Methane gas is 25 times more effective at trapping heat than is carbon dioxide, and scientists have worried that as the polar ice caps melt, they will cause excess methane to be dumped into the warming atmosphere. That could set off a vicious circle, as the melting of the ice caps hastens the rate of climate change, which in turn speeds up the melting.
Most of the research on the phenomenon, however, has concentrated on carbon-rich soils that form a relatively small part of the Arctic zone. Lau’s team set out to discover whether mineral soils containing less carbon, which make up 87 percent of the Arctic’s surface area, would produce just as much methane.
When Lau and graduate student Brandon Stackhouse incubated a soil sample in a sealed container in the lab, however, something curious happened: Within 30 days, all the methane in the air surrounding the sample disappeared. “We did not believe it when we saw it,” says Lau. “We did the incubation three times to make sure the methodology was fine.”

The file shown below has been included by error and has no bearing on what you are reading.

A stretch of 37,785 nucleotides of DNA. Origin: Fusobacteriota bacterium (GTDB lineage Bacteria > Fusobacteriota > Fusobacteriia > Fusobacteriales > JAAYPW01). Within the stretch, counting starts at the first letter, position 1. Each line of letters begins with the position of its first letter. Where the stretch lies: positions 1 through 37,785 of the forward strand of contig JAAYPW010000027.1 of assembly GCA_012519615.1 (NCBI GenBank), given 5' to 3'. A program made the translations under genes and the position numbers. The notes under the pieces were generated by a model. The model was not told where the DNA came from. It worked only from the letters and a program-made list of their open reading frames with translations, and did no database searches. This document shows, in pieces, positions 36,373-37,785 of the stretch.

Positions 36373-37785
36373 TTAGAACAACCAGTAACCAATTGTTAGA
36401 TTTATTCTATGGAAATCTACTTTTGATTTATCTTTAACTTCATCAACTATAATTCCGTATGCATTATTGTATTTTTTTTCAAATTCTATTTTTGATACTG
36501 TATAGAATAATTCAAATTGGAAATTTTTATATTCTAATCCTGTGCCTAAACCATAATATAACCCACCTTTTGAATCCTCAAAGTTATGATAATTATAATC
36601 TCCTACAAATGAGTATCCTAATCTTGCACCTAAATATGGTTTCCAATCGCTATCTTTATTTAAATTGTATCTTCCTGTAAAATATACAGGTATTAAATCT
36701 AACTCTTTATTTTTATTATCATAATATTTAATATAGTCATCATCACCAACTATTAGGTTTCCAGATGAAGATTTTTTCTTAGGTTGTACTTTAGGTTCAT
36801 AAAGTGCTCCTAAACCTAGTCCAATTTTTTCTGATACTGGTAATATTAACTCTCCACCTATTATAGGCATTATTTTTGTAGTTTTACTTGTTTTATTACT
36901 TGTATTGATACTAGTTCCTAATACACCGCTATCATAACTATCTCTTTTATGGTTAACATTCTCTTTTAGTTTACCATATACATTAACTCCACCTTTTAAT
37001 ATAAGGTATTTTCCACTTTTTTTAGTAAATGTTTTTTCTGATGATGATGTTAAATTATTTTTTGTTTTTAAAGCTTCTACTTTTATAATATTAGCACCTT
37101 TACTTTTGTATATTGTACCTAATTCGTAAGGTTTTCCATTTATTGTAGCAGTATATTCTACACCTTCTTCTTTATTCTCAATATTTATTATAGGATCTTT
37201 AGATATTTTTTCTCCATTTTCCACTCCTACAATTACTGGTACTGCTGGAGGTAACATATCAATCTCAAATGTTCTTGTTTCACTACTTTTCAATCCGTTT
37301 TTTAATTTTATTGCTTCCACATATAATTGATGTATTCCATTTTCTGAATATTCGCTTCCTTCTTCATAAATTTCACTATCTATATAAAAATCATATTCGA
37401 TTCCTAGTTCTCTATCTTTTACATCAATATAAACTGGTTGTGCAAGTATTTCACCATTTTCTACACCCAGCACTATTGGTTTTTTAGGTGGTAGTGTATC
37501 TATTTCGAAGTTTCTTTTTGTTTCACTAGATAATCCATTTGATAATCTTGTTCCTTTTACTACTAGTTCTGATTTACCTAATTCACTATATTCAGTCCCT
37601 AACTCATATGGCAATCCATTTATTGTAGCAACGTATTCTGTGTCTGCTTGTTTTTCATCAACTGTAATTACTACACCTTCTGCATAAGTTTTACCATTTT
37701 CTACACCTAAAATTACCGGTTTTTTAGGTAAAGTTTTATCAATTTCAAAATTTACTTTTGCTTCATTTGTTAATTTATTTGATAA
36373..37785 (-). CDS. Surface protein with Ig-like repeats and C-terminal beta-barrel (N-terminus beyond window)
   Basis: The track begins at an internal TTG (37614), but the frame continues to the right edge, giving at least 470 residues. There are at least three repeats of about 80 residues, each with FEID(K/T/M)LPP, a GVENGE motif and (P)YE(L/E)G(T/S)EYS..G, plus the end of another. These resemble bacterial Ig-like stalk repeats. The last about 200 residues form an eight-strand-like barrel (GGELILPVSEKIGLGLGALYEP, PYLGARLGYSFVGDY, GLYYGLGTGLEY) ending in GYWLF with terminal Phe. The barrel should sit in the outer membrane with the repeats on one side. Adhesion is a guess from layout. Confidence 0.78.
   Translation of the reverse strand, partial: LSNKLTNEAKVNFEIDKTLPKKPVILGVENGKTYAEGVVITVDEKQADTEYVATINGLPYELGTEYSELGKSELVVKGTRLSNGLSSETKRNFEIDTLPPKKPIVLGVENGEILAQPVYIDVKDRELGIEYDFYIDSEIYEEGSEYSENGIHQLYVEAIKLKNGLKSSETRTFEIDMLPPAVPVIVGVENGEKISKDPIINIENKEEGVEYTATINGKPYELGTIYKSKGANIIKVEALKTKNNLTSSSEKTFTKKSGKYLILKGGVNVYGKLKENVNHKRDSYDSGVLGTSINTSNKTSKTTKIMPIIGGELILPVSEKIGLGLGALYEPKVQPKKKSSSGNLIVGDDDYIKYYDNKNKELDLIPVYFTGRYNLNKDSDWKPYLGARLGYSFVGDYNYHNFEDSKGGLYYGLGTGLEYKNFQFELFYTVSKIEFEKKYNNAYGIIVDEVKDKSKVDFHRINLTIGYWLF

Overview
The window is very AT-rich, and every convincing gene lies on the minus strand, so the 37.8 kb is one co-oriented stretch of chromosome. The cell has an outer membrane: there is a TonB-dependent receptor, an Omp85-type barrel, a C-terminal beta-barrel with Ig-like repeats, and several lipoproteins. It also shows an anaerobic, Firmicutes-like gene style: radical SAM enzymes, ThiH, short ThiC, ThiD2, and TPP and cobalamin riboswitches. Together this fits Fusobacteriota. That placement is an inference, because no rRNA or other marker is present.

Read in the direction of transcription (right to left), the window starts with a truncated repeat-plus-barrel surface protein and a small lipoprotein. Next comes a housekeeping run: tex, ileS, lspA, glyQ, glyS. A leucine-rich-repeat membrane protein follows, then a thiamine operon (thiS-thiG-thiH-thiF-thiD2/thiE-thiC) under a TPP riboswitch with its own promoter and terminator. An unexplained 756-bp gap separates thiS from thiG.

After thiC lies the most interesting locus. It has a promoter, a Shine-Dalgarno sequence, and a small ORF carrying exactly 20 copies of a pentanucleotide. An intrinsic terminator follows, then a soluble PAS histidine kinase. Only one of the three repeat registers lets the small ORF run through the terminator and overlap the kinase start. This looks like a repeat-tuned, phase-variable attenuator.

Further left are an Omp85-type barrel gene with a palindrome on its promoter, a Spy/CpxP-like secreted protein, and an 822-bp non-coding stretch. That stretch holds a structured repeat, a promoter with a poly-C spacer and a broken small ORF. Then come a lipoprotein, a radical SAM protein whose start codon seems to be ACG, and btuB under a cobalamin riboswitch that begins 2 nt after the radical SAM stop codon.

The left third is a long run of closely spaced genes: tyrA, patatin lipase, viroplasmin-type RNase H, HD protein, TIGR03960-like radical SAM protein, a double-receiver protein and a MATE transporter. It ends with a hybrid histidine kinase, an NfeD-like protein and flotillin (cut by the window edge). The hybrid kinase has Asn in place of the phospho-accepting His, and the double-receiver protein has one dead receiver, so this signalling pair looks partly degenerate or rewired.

Rather than a methane source, the soil turned out to be a methane sink: It contained a still-unidentified bacteria that oxidizes methane, pulling it out of the atmosphere. Lau and Stackhouse, along with other researchers, reported their findings in an article published in ISME Journal last August.
Lau’s team repeated the experiment with a meter-long soil core sample and developed a computer model showing that if the temperature in the Arctic rises 5 to 15 degrees by the end of the century, the soil’s ability to oxidize methane will increase 5 to 30 times. If the bacteria is present in enough of the soil in the region, it may offset, or even reverse, the release of methane into the atmosphere. “We are in the process of estimating whether the Arctic region as a whole would be a methane sink,” Lau says.